Does the Environment Affect a Child's Behavior?
The various environments that children encounter in day-to-day life have an impact on their overall behaviors and attitudes. From the classroom to home life, environments can either be a positive or negative influence. In addition to the emotional influence of the environment, research presented from Dartmouth College in 2004 at the Annual Meeting of the American Political Science Association revealed that other concerns such as toxins and poor air quality can also alter behavior. Maintaining a healthy atmosphere ensures that any behavioral changes are due to the child's own actions and are not caused by outside influence.
An environment filled with sadness and negativity can seriously affect a child's behaviors. While children are usually upbeat by nature, an atmosphere that constantly focuses on the bad things in life can quickly change the child's natural tendencies for positivity. A study published in 1999 in "Environment and Behavior" confirms the belief that environments considered negative by the child do indeed cause emotional distress 1.
Restricted Enviornments and Development
An overly restrictive environment can hold a child back from being who he truly is, thereby causing disruptive or emotional behavioral outbursts. Limiting a child insinuates that he must conform or live up to a certain set of standards, which can lead to depression, anxiety and, later on, defiance.
Children that grow up in a household filled with chaos are bound to have behavioral problems. Similar results occur if the child is enrolled in a school that lacks routine or scheduled activities. Regular routines including mealtime, chores and organized activities help children have steady and appropriate behavior. A clean environment also helps to foster positive behaviors by providing space and structure. The chaos of a dirty home or classroom also affects the health of children, which can then alter their actions.
A study published in 2007 in the Journal of Injury Prevention noted that a child raised by a clinically depressed mother would have a higher incidence of externalized behavior problems. Additionally, children in this environment tend to have a higher rate of injury than those brought up in a household where the mother did not suffer from this type of mental illness. Special attention is required for a child that is living with a depressed mother in order to avoid behavioral problems.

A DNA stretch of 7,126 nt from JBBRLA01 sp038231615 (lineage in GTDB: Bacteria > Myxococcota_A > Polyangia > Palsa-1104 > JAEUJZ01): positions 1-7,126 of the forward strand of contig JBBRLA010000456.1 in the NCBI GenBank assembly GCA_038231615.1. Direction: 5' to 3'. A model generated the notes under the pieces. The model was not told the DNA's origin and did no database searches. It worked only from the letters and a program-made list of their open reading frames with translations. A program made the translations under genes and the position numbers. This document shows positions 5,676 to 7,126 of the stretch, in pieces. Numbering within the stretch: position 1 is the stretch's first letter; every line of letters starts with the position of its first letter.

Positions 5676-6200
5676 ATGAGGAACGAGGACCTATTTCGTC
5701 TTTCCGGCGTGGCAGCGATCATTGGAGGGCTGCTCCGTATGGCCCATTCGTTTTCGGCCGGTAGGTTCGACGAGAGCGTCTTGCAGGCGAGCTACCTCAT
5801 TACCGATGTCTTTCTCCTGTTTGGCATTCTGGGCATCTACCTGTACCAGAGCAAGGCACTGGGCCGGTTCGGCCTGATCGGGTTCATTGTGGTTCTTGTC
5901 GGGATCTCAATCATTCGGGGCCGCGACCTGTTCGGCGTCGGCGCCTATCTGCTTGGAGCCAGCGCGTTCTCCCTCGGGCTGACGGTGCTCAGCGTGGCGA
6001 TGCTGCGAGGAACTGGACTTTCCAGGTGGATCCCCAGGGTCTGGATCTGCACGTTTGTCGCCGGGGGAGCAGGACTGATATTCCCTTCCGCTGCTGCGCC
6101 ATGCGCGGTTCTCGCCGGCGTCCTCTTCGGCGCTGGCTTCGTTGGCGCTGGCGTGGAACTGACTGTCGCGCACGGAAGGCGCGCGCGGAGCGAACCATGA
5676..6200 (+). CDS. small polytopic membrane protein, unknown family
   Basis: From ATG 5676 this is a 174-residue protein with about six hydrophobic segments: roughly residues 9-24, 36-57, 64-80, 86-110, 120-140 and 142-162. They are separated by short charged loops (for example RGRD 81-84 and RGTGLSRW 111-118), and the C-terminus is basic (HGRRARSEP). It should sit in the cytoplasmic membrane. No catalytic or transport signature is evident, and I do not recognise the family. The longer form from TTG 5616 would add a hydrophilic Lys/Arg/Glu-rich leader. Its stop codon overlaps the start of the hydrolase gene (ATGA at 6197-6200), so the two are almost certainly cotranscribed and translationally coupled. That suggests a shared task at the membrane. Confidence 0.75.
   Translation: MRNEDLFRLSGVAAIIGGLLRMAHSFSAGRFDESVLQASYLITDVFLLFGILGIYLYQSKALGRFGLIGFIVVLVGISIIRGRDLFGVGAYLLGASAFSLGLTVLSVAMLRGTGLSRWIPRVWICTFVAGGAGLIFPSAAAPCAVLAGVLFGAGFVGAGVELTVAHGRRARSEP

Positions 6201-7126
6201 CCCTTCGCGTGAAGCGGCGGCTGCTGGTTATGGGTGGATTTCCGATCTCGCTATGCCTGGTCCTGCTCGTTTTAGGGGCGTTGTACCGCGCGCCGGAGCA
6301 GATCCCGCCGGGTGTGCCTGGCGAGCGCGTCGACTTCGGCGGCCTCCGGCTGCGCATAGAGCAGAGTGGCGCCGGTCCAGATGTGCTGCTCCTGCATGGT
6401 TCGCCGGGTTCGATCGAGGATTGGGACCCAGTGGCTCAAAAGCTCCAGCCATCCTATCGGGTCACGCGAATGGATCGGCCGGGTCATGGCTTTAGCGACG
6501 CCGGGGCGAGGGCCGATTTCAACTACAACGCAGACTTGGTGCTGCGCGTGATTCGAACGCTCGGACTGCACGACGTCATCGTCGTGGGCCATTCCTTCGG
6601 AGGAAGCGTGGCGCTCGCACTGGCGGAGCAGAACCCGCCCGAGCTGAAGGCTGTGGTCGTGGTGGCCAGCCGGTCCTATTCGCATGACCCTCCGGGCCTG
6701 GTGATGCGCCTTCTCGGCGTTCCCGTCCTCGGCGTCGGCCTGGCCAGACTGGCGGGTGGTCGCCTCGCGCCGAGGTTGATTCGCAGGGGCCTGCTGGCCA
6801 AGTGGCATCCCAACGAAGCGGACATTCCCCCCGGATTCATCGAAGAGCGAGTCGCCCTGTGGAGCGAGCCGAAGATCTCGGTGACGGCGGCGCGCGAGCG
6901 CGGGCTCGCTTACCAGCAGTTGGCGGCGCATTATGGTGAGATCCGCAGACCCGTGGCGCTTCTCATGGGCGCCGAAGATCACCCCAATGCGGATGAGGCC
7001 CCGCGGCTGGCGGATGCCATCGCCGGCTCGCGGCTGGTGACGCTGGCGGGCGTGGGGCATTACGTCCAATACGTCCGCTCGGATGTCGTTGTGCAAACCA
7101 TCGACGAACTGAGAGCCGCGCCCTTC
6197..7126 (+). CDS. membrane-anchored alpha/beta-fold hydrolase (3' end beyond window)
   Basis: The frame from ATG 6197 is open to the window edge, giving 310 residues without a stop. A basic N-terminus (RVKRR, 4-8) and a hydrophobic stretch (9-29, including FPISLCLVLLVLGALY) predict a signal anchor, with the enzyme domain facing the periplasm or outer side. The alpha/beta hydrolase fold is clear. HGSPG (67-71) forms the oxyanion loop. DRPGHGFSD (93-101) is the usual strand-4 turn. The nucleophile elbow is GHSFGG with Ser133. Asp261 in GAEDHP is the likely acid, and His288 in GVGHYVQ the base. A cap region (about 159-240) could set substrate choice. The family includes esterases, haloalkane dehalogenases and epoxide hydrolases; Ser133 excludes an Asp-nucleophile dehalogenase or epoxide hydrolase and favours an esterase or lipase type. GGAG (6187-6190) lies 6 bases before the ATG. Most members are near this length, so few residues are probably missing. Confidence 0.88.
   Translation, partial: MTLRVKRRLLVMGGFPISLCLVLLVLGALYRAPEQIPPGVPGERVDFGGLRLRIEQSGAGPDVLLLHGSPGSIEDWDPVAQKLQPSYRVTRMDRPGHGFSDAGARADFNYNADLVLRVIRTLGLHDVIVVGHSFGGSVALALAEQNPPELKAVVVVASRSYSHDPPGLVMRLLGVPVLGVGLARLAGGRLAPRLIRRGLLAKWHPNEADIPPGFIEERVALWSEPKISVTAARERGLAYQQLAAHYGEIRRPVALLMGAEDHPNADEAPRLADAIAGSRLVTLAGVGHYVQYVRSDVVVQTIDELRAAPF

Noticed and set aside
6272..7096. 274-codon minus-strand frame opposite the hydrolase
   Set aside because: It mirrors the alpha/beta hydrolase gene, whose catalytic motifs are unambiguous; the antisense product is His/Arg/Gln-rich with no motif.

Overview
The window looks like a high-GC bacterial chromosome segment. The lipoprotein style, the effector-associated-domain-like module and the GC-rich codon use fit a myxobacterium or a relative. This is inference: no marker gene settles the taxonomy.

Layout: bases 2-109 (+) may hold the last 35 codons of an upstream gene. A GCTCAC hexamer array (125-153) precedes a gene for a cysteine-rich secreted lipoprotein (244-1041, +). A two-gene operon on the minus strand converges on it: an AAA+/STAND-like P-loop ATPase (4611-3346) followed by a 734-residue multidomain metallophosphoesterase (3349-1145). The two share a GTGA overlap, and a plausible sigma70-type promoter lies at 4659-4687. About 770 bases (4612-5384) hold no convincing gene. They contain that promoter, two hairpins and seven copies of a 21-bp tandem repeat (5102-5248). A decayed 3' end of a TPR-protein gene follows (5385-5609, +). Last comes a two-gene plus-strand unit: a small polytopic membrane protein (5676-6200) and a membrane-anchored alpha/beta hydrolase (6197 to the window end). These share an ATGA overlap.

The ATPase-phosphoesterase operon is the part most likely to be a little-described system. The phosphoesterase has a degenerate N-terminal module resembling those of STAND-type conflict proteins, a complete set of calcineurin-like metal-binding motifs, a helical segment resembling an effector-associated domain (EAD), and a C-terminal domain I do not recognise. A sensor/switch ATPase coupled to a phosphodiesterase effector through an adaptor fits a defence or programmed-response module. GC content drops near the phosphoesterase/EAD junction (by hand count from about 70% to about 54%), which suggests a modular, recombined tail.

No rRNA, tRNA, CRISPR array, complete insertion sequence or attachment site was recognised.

Toxins and Children
Toxins leaking into the environment can cause problems with behavior that may even be severe enough to mimic disorders such as Attention Deficit Hyperactivity Disorder (ADHD). Although lead poisoning and other dangerous problems cause serious behavioral reactions, an article published in 2003 by The Crossroads Institute, a private clinic and research facility that explores and uses science-based technologies, disclosed the fact that regular household products also have the power to change behavior in children. The article also confirms that cigarette or cigar smoke, products containing formaldehyde, cleaners and perfumes are all risk factors.
Air pollution--both indoors and outside--can cause health related problems in children. Research published in 2003 in Pediatrics and in 2008 in Respiration both infer that children with pollution-related health concerns typically have behavioral problems as well, making air quality twice as harmful. If the child continuously breathes in low quality air, it can cause lifelong problems such as asthma, chronic bronchitis and anxiety. An indoor air purifier and limited time outdoors in heavily polluted areas reduces the chance of this environmental hazard having any negative effect.
- "Environment and Behavior"; Environmental Correlates of Negative Emotions in Children; Christopher A. Thurber and John C. Malinowski; 1999
- "Respiration"; Effects of Housing Characteristics and Home Environmental Factors on Respiratory Symptoms of 10,784 Elementary School Children from Northeast China; Guang Hi Dong, et al.; 2008
- "Injury Prevention"; Maternal Depression, Child Behavior, and Injury; K. Phelan, et al.; September 2007
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